United States Government Accountability Office
Highlights of GAO-12-244,a report to
OIL AND GASInterior Has Strengthened Its Oversight of Subsea Well Containment, but Should Improve ItsDocumentation
Why GAO Did This Study
On April 20, 2010, an explosion andfire on board the
an offshore drilling rig
resulted in 11deaths and the largest oil spill in U.S.history in the Gulf of Mexico. After thisevent, the Department of the Interior (Interior), which oversees oil and gasoperations in federal waters,suspended certain offshore drillingoperations. After developing newguidance, Interior resumed approvingdrilling operations in the Gulf of Mexico. GAO was asked to examine(1) the industry’s improved capabilitiesfor containing subsea wells (those onthe ocean floor) in the Gulf of Mexico;(2) Interior’s oversight of subsea wellcontainment in the Gulf of Mexico; and(3) the potential to use similar subseawell containment capabilities in other federal waters, such as those along the Alaskan coast.GAO reviewed laws, regulations, andguidance; documents from oil and gasoperators; and Interior’s oversightprocesses. GAO also interviewedagency officials and industryrepresentatives.
What GAO Recommends
To help ensure that operators canrespond effectively to a subsea wellblowout, GAO recommends thatInterior document a time frame for incorporating well containmentresponse scenarios into unannouncedspill drills. In commenting on a draft of this report, Interior concurred withGAO’s recommendation.
What GAO Found
incident, the oil and gas industry has improved itscapabilities to respond to a subsea well blowout—the uncontrolled release of oilor gas from a well on the ocean floor—in the Gulf of Mexico. In particular,operators have formed two new not-for-profit organizations that can quickly makeavailable well containment equipment, services, and expertise. Among theequipment that these organizations can provide are capping stacks—devicesused to stop the flow of oil or gas from a well. This improved well containmentresponse equipment consists primarily of existing technologies that have beenmodified to support well containment, according to industry representatives.Following the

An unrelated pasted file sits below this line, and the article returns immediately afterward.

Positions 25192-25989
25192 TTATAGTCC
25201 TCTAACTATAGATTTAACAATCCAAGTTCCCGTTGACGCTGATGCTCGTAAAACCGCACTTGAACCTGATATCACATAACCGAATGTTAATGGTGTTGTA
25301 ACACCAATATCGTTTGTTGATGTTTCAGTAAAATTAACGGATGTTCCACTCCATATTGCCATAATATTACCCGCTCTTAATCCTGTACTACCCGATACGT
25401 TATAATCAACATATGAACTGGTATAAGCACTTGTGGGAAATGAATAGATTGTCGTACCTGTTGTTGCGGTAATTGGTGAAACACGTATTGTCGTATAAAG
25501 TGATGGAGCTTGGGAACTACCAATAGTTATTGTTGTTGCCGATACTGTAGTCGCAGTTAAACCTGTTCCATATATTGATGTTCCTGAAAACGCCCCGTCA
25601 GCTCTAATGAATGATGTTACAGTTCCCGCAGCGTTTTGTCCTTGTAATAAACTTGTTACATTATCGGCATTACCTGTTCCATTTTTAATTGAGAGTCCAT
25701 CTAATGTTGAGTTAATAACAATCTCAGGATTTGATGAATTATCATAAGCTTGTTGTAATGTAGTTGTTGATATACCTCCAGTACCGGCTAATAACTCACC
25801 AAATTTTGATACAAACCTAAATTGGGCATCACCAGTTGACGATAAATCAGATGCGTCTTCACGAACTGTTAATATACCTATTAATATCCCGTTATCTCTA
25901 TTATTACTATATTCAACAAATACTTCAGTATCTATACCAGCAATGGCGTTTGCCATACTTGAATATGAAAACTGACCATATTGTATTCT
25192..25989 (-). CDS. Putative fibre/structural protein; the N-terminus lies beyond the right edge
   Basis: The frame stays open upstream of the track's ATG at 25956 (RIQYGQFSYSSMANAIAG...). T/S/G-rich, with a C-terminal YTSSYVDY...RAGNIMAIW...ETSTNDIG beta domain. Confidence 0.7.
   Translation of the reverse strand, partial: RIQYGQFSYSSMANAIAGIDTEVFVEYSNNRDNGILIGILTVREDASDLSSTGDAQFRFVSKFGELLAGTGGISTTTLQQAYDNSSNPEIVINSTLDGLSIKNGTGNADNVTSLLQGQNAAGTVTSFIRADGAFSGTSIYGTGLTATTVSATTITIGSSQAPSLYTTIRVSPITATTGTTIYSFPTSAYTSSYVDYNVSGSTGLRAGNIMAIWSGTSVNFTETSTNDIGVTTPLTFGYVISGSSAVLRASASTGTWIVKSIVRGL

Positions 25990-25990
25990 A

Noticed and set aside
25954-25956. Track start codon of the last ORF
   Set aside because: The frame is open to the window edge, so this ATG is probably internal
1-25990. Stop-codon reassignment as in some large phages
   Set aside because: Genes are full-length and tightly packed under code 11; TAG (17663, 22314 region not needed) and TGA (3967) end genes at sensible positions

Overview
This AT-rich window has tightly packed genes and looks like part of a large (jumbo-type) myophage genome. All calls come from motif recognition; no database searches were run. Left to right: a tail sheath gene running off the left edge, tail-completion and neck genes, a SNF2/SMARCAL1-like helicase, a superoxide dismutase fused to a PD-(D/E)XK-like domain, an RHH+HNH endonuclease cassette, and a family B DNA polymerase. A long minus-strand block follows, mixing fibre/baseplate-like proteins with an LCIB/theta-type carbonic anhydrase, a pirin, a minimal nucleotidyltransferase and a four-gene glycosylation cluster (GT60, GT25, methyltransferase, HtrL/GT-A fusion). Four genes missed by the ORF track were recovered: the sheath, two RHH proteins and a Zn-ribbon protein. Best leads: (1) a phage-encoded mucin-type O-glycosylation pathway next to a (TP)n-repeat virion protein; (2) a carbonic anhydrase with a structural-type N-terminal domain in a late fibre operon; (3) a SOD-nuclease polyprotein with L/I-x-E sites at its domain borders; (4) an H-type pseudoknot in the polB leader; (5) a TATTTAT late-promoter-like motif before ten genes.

incident, Interior strengthened its review plansand resources to contain a subsea well blowout; however, its internal oversightprocesses have not yet been fully documented. Interior has issued guidance tooperators outlining information that must be provided to Interior to demonstratethat operators can respond to a well blowout. Interior officials said that theyexpect to have documentation of their process for reviewing this information inplace by spring 2012. Also, Interior incorporated tests of an operator’s wellcontainment response capabilities into two unannounced spill drills, and Interior officials told us they intend to incorporate such tests into future spill drills.However, Interior has not documented a time frame for incorporating these tests,and until it does so there is limited assurance of an operator’s ability to respondto a subsea well blowout.Subsea well containment capabilities developed for the Gulf of Mexico couldgenerally be used elsewhere, including Alaskan waters, according to industryrepresentatives and Interior officials. However, because other areas lack theinfrastructure and equipment present in the Gulf of Mexico, well blowoutresponse capabilities are more limited. Two operators have submitted plans toInterior to drill in waters north of Alaska as early as the summer of 2012. Theyare developing, but have not submitted, final well containment plans to Interior,and these plans will need to be approved by Interior before drilling. Oil and gasexploration and production off the coast of Alaska is likely to encounter environmental and logistical risks that differ from those in the Gulf of Mexicobecause of the region’s cold and icy conditions—factors that would also likelyaffect the response to a well blowout.
A Capping Stack Ready for Deployment